Practically all Bible students agree that the writer is King Solomon, and it is believed he wrote it at some period during the former half of his reign. “In the exposition of this beautiful poem we must remember that modern conventional rules and notions are not the standard to which its.....phraseology should be brought.”Different opinions have been held as to the interpretation of the song, but the most popular one is what we call the allegorical view, a figure of the loving communion between Christ and the soul of the individual believer, and the relation between Christ and the Church.To the unspiritual mind there is nothing so incomprehensible as this book, but the saintliest men and women of the ages have found it a source of pure
and exquisite delight.

The song can be divided into five parts as follows:

1. Chs. 1 to 2:7. The first love of Christ and the believer.
2. Chs. 2:8 to 3:5. A lapse of fellowship.
3. Chs. 3:6 to 5:1. Fellowship renewed.
4. Chs. 5:2 to 6:3. Separation of interest.
5. Chs. 6:4 to 8:14. Complete union in fellowship and service.



When one is first saved and receives the Spirit the whole vision is filled with Christ. His name is as ointment poured forth, Ch.1:3, and all one feels like saying is, “Draw me, we will run after Thee.” The imperfections of self are by no means unnoticed for we feel like saying, “I am black, but Christ so beautifully clothes us with His own righteousness that He responds. But comely, and our hearts are thereby comforted”, v.5. The reason for being black is because, being taken from among the Gentiles, our own vineyard has been neglected. We also long to know Him better so ask the double question, “Tell me...where Thou feedest, where Thou makest Thy flock to rest at noon? “ And He directs us to the footsteps of the flock, where we may have fellowship with the saints and feed besides the shepherds’ tents, vs. 7-8. The Lord then speaks in beautiful terms of His great regard for His
own.The bride, which figure we will now use, feeling her lowliness, says she is “the rose of Sharon, and the lily of the valleys”, Ch.2:1. This is often thought to be an expression referring to Christ, but He answers by saying, “As the lily among thorns, so is My love among the daughters”, v.2. Then she responds by saying His fragrance is as the apple tree among the trees of the wood, whose fruit is sweet to her tarts, v.3, and in the hush of sweet communion fears lest something should happen to disturb it, v.7.


While the love of Christ is given forth unstintingly to His own, He also desires to cleanse us by the washing of water by the Word. To this end He comes to His bride and asks that the foxes, the little foxes that spoil the vines be taken away, and that this must be our concern until the day break, or until He comes, Ch. 2:15-17. This evidently caused some offence to the bride for which the Lord is grieved away. Then she has to go forth and in night watching seek for Him. Her soul is rewarded and again she is satisfied with Him alone, Ch. 3:1-5.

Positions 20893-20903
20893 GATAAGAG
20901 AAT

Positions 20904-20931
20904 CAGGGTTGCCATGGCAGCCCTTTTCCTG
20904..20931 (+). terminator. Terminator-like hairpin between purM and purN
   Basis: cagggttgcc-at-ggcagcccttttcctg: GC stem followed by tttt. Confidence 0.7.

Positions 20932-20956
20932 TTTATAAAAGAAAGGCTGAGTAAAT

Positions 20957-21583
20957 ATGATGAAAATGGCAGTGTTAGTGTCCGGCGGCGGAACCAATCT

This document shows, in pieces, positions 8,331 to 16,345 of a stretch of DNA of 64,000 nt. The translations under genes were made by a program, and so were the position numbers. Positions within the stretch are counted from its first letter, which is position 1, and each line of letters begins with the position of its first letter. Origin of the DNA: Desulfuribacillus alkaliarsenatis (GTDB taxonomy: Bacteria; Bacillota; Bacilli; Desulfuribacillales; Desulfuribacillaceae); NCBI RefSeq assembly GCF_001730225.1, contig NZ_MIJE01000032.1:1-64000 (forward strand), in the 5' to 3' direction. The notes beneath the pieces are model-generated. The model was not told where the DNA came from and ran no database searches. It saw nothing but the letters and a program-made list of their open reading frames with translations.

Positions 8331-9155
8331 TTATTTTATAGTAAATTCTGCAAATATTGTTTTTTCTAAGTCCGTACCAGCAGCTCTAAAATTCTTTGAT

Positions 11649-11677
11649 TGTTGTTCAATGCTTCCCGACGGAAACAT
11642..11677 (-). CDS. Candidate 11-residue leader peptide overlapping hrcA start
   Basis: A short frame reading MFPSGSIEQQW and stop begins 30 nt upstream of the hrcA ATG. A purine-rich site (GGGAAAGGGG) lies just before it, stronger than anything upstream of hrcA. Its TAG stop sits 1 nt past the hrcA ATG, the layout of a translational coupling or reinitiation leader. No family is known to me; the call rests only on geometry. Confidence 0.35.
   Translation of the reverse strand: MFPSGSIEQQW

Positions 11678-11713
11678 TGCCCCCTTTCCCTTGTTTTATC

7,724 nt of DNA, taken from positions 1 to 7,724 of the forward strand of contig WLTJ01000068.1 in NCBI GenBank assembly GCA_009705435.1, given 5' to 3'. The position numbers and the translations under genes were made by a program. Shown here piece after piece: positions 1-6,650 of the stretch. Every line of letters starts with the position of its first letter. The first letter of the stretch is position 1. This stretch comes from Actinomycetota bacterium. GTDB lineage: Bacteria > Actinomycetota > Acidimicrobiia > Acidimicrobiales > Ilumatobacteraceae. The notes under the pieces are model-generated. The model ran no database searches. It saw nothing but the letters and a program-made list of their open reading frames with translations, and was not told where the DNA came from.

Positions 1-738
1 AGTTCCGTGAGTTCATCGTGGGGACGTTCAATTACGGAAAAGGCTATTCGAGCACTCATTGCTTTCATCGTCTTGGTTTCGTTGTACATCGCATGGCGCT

This section opens with another outburst of admiration for the Bridegroom, Ch. 3:6-11, to which He responds in Ch. 4:1-11 by expressing His love for His bride in the language of utter abandonment. Then He points out another defect. A garden enclosed...a spring shut up, is a believer hugging all his blessing to himself, but neglecting the unsaved world upon which all such fragrance should be poured, vs. 12-15. The bride then speaks and shows herself willing for the north wind as well as the south wind to blow upon her garden, so that through suffering and the blessing of Divine grace, she might show forth the fragrance of Christ to others, v.16. To this the Bridegroom replies and shows pleasure that He can bring His “friends into His
garden and invite them to eat and drink abundantly”, Ch. 5:1.


In Ch. 5:2-5, we have a word picture of a washed bride feeling satisfied with salvation, but asleep to the need of others. Her beloved comes to her expecting cooperation in service. His locks are wet with the night dew as He has been searching for others. After calling for this new form of fellowship, He moves on disappointed at the tardy response, and the bride finds herself alone. She then sets forth to seek her Beloved, fearful of her neglect. As she seeks Him she finds herself much misunderstood. The daughters taunt her, but she declares that her Beloved is the chief among ten thousand, vs.6-10. With such an ecstatic outburst the daughters become interested, Ch. 6:1, and the bride thus becomes a witness, and not a mere admirer of her own graces in Christ.


With fellowship renewed and cooperative service established the Bridegroom speaks out His mind. His bride is now not only comely in His salvation, but powerful in service so that He speaks of her as being terrible as an army with banners, Ch. 6:4. He observes her feet, which are now shod with the preparation of the Gospel of peace, Ch. 7:1. The bride responds, and awakened to a new sense of her call, takes the lead and suggests that they go forth together into the field; and that they lodge in the villages, for she now realizes that it is where He desires to go, and that it is the place of unbroken communion, vs. 11-12. The song ends in Ch.8 with terms of familiar endearment which when spiritually applied show how Christ is delighted when we can fellowship with Him in righteousness and in anointed service. There is nothing more acceptable to our Lord than such dual
manifestation of His life within us.